Facilitating Environmental Exposure Research
The UNC Center for Environmental Health and Susceptibility (CEHS) facilitates collaborations by funding university infrastructure to support scientific equipment, facilities, and other resources that can be shared among environmental health researchers. By pursuing shared research questions, CEHS can identify emerging issues that advance understanding about how pollutants and other environmental factors affect human biology and may lead to disease. The Center is funded through a P-30 grant from the National Institutes of Environmental Health Sciences.
We are a National Institute of Health Environmental Health Sciences Core Center.
Message from the Director
"The Center for Environmental Health and Susceptibility (CEHS) is part of one of the most critical public health efforts in history, investigating environmental exposures and their effects on human health."Read More from Dr. Troester.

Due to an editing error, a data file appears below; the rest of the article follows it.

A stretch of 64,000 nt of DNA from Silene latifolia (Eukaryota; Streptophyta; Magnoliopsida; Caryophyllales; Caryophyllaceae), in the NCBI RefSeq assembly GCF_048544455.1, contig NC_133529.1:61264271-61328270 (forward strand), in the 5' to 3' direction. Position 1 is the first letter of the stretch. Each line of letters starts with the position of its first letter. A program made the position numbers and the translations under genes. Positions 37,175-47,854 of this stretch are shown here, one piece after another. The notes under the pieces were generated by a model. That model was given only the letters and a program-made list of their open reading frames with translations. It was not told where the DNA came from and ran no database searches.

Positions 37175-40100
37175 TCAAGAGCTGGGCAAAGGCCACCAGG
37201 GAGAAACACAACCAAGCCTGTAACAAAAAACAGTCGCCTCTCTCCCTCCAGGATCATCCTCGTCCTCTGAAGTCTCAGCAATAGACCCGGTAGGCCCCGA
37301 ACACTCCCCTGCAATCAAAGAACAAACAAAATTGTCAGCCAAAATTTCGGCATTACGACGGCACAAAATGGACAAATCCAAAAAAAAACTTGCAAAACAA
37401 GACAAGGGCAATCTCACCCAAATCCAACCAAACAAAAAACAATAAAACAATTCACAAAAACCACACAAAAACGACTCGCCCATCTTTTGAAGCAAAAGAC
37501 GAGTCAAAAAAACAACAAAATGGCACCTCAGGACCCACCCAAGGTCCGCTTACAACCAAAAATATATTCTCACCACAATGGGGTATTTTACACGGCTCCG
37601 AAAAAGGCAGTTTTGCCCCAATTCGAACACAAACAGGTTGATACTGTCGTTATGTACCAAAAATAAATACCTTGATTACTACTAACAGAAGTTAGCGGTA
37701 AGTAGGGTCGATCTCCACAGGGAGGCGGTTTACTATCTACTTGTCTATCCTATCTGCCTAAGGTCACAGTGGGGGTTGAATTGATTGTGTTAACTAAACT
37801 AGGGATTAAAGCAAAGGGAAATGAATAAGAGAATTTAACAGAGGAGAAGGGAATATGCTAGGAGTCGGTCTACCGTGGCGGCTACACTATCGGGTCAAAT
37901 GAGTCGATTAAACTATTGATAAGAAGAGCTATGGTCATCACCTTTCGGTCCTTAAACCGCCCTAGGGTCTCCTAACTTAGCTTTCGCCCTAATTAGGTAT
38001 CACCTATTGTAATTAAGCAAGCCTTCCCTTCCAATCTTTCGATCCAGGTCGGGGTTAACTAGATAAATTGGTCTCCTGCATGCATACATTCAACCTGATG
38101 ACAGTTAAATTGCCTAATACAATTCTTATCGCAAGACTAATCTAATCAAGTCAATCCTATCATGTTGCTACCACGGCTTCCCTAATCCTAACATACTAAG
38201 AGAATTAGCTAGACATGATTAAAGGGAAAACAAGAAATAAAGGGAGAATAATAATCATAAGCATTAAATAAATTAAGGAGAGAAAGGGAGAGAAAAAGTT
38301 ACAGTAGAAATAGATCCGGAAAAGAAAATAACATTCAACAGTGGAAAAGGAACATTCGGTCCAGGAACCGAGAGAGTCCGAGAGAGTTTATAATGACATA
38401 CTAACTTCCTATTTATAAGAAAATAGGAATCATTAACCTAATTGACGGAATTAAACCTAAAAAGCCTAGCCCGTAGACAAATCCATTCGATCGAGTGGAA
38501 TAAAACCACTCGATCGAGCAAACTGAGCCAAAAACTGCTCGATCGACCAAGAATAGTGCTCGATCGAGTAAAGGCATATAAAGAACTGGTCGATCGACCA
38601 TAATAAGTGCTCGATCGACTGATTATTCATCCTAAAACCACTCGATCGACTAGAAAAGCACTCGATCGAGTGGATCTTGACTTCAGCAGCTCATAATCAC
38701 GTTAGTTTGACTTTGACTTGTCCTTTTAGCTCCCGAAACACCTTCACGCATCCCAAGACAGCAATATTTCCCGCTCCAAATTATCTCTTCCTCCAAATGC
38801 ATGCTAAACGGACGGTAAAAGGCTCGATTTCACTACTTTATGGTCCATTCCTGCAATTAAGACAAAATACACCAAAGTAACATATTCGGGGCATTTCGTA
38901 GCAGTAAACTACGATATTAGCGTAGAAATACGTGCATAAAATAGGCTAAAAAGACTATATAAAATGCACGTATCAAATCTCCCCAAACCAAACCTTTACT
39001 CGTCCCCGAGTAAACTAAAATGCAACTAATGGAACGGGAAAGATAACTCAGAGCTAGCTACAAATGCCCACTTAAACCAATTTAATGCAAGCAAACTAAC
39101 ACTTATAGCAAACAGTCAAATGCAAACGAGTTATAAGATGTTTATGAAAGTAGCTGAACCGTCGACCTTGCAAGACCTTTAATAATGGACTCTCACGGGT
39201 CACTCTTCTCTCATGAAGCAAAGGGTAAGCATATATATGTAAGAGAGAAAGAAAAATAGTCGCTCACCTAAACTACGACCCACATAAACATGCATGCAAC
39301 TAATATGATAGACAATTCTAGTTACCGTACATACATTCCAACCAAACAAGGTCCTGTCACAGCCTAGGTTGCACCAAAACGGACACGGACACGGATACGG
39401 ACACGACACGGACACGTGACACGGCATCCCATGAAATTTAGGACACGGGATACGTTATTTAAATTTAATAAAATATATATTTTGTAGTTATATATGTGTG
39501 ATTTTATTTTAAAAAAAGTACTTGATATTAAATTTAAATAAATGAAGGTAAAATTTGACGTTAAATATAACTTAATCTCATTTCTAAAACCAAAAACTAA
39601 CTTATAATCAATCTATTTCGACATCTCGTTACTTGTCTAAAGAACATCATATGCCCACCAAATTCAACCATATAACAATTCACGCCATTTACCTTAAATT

View information from the recent Expert Panel on Thyroid Cancer in NC
New Service: Aims Review and Consultation
Funding Opportunity: Scientific Method Development
CEHS Member Ilona Jaspers recently shared her research on the potential hazards of vaping and e-cigarettes with the Genetics and Environmental Mutagenesis Society of NC. Click here to read more about the meeting.
This online 45-minute training was developed by the CEHS Communications, Outreach and Engagement Core, to enable health professionals to help people with asthma in eliminating or reducing the seven most common environmental exposures that can worsen asthma. Visit the NC Healthy Homes website for additional tips & training opportunities.
CEHS Research Director Dr. Stephanie Engel recently gave an excellent presentation to the NC Healthy Homes Task Force about her research on environmental exposures and childhood development. The task force is a collaboration of local, state and federal health and housing agencies, organized by the CEHS Community Outreach and Engagement Core, that looks for innovative ways protect vulnerable populations in the state.